Tigers come into World Series against San Francisco after nearly a week off.
Judging by history both recent and ancient, “momentum” will be a fickle entity in this World Series, which begins Wednesday after just one day for the Giants to dry their rain- and champagne-sotted bones.
The Tigers, meanwhile, have been biding their time for what must seem like eons since dispatching the Yankees in four games. The sweep-induced layoff was the better for the Tigers to set up their rotation, and the worse for them to potentially see their fighting edge totally dissipate.
In the time-honored confrontation of “rust vs. rest” in the postseason, rust is working on a dynasty. In three previous World Series in which one team was coming off a sweep, and the other off a seven-game series, the latter has prevailed each time. Rest, schmest.
A few of these 2012 Tigers know full well the weight of that equation — most specifically, the old codger in the dugout, Jim Leyland, and the fireballing ace on the mound, Justin Verlander. They were part of the 2006 Detroit team that blew away the A’s in four games in the American League Championship Series, only to go stale while the Cardinals were going down to the wire to take out the Mets in seven in the NLCS.
- Nathan Hale High School juniors boycott state test
- Scientists to study the 'modern miracle' of Ozzy Osbourne's survival
- Jesse Jones is back: Seattle's superhero consumer reporter is now at KIRO 7
- Ditching Dreamliners: United buys older, cheaper planes
- Seahawks' toughness is not for everyone
Most Read Stories
The upshot: The Tigers, after six days off, played sloppily in the World Series and lost in five to the Cardinals, a fate Leyland has tried to avoid this time around by having his team play scrimmages against Detroit minor-leaguers. Unless the Tigers have prospects who can replicate the likes of Marco Scutaro (AKA, “World’s Hottest Hitter”), Pablo Sandoval (AKA, “World’s Pudgiest Hitter” — non-Prince Fielder division) and Matt Cain, it’s just not the same. And if they do, they should be activated immediately.
I hope the Tigers at least thought to have a shameless attention hog with a ridiculous beard lurking in the opponents’ dugout trying desperately to capture TV time with his “Look at me! Look at me!” antics during the scrimmages.
Here’s the crazy twist to this scenario, however. The Giants are a team for whom momentum doesn’t even rear its scraggly head until they are knock, knock, knocking on elimination’s door. Down 2-0 to the Reds in a five-game series, down 3-1 to the Cardinals, they have faced six lose-and-go-home games this postseason, and won them all.
That grit is the Giants’ greatest asset against a Tigers team that appears, on paper, to be the superior bunch (bullpens excepted, as we’ll get to in a moment). Does that mean the Giants can only respond if they have reached crisis time — and will that happen if the Tigers are as vulnerable early as they were in 2006? Oh, what a Zen riddle.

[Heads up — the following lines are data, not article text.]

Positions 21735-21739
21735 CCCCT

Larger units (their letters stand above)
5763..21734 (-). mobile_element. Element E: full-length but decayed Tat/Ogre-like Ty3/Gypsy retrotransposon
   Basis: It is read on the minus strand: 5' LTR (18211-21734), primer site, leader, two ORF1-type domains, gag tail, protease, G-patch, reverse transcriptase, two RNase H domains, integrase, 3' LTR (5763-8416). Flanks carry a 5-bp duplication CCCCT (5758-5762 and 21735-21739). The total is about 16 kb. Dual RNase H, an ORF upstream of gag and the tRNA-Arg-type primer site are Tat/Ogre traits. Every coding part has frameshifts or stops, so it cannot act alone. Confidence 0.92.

In the meantime, it’s hard to pick against a team that will be able to pitch the peerless Verlander twice — or three times if Leyland gets a wild hair and decides to go all 1968 Mickey Lolich. If there’s anyone who can conjure up the magic of old-time horses like Lolich and Bob Gibson, it’s Verlander, who has given up two runs in 24-1/3 innings in the playoffs and could become the first pitcher to win five games in one postseason (he has three).
More likely, Leyland will stick with the four-man rotation of Verlander, Doug Fister, Max Scherzer and Anibal Sanchez, which has racked up a tidy 1.02 earned-run average in 62 innings this postseason. Ah, but what to do with a one-run lead in the ninth? That’s the issue that will send Leyland down into the tunnel to sneak a smoke, after watching Jose Valverde self-destruct in the first two rounds.
While Leyland is improvising with his closer — will it be Phil Coke, Octavio Dotel, Joaquin Benoit or, gulp, one more try for Valverde, pass the menthols? — Giants manager Bruce Bochy has the luxury of mining his deep and talented ‘pen for the opportune late-game matchup. Don’t look for Fielder, for instance, to face anything but funky lefties from the seventh inning on. Or earlier, if feasible.
Scutaro, who hit .362 in 61 games for the Giants after coming over in a low-key July trade from Colorado, then went nuts in the NLCS (14 for 28), has been an unexpected offensive force for the Giants while Buster Posey scuffles. Perhaps Posey can get Hunter Pence to teach him his patented “break your bat and hit the ball three times so that it squibs past the shortstop” trick.
But the Giants have no one to match with Triple Crown winner Miguel Cabrera or the fearsome, fulsome Fielder. Particularly, if Delmon Young, the most valuable player of the ALCS, stays hot enough to make the Giants think twice about pitching around the big guys.
Under normal circumstances, I’d pick the Tigers in four. But the Tigers’ bullpen woes add one game, the rust factor adds another, and I’ll give the Giants a third win just on their unsinkable will. But I simply can’t see the Tigers losing four times with Verlander in full Hershiser mode. Detroit in seven.
Larry Stone: 206-464-3146 or firstname.lastname@example.org. On Twitter @StoneLarry
Best of seven series.
All games on Ch. 13.
Wednesday: Detroit (Verlander, 17-8) at San Francisco (Zito, 15-8), 5:07 p.m.
Thursday: Detroit (Fister, 10-10) at San Francisco (Bumgarner, 16-11), 5:07 p.m.
Saturday: San Francisco (Vogelsong, 14-9) at Detroit (Sanchez, 4-6), 5:07 p.m.
Sunday: San Francisco (Cain, 16-5) at Detroit (Scherzer, 16-7), 5:15 p.m.
*Monday: San Francisco at Detroit, 5:07 p.m.
*Oct. 31: Detroit at San Francisco, 5:07 p.m.
*Nov. 1: Detroit at San Francisco, 5:07 p.m.